Updated: Apr 19, 2021
Author: Aebha Curtis, Policy Analyst, TrustElevate
In a landmark instance of data protection legal action, a class action lawsuit has been filed against YouTube for the alleged mishandling and selling of children’s data, seeking damages of £2.5 billion. The case’s representative claimant argues that YouTube has routinely breached the EU’s General Data Protection Regulation and the UK’s Data Protection Act through unlawful targeting of addictive content and the collection and sale of children’s data without parental consent.
The claimant, Duncan McCann, is a researcher of the digital economy and father of three. McCann has said, of the case and of the platform in question:
“My kids love YouTube, and I want them to be able to use it. But YouTube needs to comply with the law. It isn’t ‘free’ – our kids are paying for it with their attention and private data. Like many parents, I am conscious of what’s happening with my kids’ data online, but even so it’s just impossible to combat Google’s lure and influence, which comes from its surveillance power. There’s a massive power imbalance between us and them, and it needs to be fixed.”
The case is being brought on behalf of 5 million children under the age of 13, a figure which was arrived at due to Ofcom’s finding that 50% of children in England and Wales aged 3-4 years old and 90% of children aged 12 years old use YouTube’s main service. Those who believe their children are eligible to be represented among the class should register here.
If the action is successful, according to the YouTube data claim site, “each affected child and parent will be entitled to claim their portion of the compensation. The exact amount of money to which each affected child and parent is entitled will be determined by the court but could be in the region of £100 - £500.”
Though YouTube is expected to argue that their platform YouTube Kids - launched in 2015 - is the designated platform for children and family-friendly content, the main platform still hosts masses of content aimed at young children and uses their data and viewing patterns to inappropriately target children with that which is most likely to drive further viewership: that can be both shocking and potentially harmful to their wellbeing. The misuse of children’s data drives their exposure to risk online. In a recent case, for example, a toddler was traumatized after watching disturbing images in a Peppa Pig YouTube Video. The findings of an investigation conducted by the Huffington Post further indicate that YouTube’s algorithms are driving users to extreme content as predators compile playlists of children in compromising situations.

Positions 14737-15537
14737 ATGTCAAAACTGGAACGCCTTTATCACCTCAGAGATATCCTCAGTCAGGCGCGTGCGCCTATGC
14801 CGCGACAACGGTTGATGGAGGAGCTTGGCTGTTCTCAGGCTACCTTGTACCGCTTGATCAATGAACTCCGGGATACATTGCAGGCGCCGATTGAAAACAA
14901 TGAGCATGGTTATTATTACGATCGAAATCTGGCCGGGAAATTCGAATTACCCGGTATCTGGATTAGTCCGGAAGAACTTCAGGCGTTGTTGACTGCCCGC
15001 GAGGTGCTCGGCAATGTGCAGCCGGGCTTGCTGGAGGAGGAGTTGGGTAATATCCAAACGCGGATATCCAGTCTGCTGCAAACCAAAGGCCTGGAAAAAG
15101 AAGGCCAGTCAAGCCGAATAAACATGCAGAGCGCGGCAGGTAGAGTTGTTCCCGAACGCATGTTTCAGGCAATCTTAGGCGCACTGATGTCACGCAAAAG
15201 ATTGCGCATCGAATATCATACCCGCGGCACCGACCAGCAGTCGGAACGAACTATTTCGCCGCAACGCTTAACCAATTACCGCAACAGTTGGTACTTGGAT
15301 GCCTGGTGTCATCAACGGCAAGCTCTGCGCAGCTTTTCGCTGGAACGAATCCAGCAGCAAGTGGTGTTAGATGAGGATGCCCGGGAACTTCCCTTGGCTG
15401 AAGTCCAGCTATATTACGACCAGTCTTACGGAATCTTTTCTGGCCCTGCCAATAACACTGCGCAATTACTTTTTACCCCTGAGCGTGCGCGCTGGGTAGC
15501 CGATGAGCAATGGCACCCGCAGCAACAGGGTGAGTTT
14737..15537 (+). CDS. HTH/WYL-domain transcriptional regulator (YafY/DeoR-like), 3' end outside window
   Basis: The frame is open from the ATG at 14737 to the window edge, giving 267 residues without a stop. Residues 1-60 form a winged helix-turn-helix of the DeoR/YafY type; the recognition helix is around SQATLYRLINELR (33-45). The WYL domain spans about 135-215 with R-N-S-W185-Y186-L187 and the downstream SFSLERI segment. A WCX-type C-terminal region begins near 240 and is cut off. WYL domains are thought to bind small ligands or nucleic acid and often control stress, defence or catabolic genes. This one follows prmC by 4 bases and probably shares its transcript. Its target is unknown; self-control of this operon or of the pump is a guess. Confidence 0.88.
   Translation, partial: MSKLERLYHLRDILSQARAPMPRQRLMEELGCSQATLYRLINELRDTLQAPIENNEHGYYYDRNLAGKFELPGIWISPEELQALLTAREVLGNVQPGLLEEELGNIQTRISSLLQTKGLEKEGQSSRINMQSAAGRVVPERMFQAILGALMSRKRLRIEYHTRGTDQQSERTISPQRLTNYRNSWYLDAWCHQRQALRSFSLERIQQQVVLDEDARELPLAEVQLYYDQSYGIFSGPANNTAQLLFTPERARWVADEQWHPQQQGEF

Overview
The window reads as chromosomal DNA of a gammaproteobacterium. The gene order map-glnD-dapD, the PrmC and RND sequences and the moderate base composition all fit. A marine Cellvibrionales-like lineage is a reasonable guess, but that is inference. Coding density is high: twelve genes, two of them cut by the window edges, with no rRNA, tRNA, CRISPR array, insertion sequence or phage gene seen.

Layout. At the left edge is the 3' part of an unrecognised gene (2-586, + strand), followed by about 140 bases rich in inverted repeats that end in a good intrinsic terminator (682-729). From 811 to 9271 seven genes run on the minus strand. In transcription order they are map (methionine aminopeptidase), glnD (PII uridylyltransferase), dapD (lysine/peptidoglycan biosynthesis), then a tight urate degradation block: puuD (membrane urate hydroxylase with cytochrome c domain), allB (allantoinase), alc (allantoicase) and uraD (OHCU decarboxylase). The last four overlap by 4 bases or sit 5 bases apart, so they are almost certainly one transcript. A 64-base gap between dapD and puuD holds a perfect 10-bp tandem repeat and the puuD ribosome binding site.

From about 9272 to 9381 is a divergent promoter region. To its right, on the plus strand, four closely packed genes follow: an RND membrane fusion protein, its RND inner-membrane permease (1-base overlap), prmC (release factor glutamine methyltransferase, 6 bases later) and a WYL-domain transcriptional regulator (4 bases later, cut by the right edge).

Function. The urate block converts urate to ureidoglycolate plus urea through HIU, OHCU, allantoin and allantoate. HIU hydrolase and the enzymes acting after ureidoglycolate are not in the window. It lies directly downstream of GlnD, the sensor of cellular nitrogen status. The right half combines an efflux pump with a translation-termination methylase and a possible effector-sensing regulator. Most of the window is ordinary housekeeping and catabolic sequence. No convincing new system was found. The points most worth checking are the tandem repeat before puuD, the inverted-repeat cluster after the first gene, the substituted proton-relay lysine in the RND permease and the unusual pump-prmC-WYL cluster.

Technical solutions do exist: for example, TrustElevate is an identity RegTech service that enables companies handling under 16s’ data to do so in compliance with a raft of regulations including GDPR, PSD2 and e-Privacy Regulation. TrustElevate verifies under-16s' ages and, for under-13s, verify an assertion of parental responsibility for a child so a parent can give grant, deny and revoke consent to data processing, purchasing and access.
With the Age Appropriate Design Code having come into force on 2 September 2020 (with a 12 month transition period), it has been established that it is simply not enough for digital platforms to claim that children are not their target audience and therefore shirk their duty of care for children as vulnerable data subjects. Rather, all platforms whose services are likely being used by children must leverage certain protective mechanisms to ensure that children’s data is not misused or used to target them inappropriately.
Among those mechanisms, as stated by the representative law firm, required but not currently in place are “practical age requirements” and “adequate attempt[s] to limit usage by youngsters”.
The claim, in making YouTube liable to its users, will set a never-before-seen precedent regarding the relationship between platforms and their users as well as reinforcing the principle of users’ data rights by holding platforms accountable for any subversion of such rights.
TrustElevate is a B2B2C identity RegTech service that enables companies handling under 16s’ data to do so in compliance with a raft of regulations including GDPR, DPA 2018, PSD2 and e-Privacy Regulation. TrustElevate verifies under-16s' ages, and for under-13s, we verify parental responsibility so a parent can give consent to data processing, purchasing and access.
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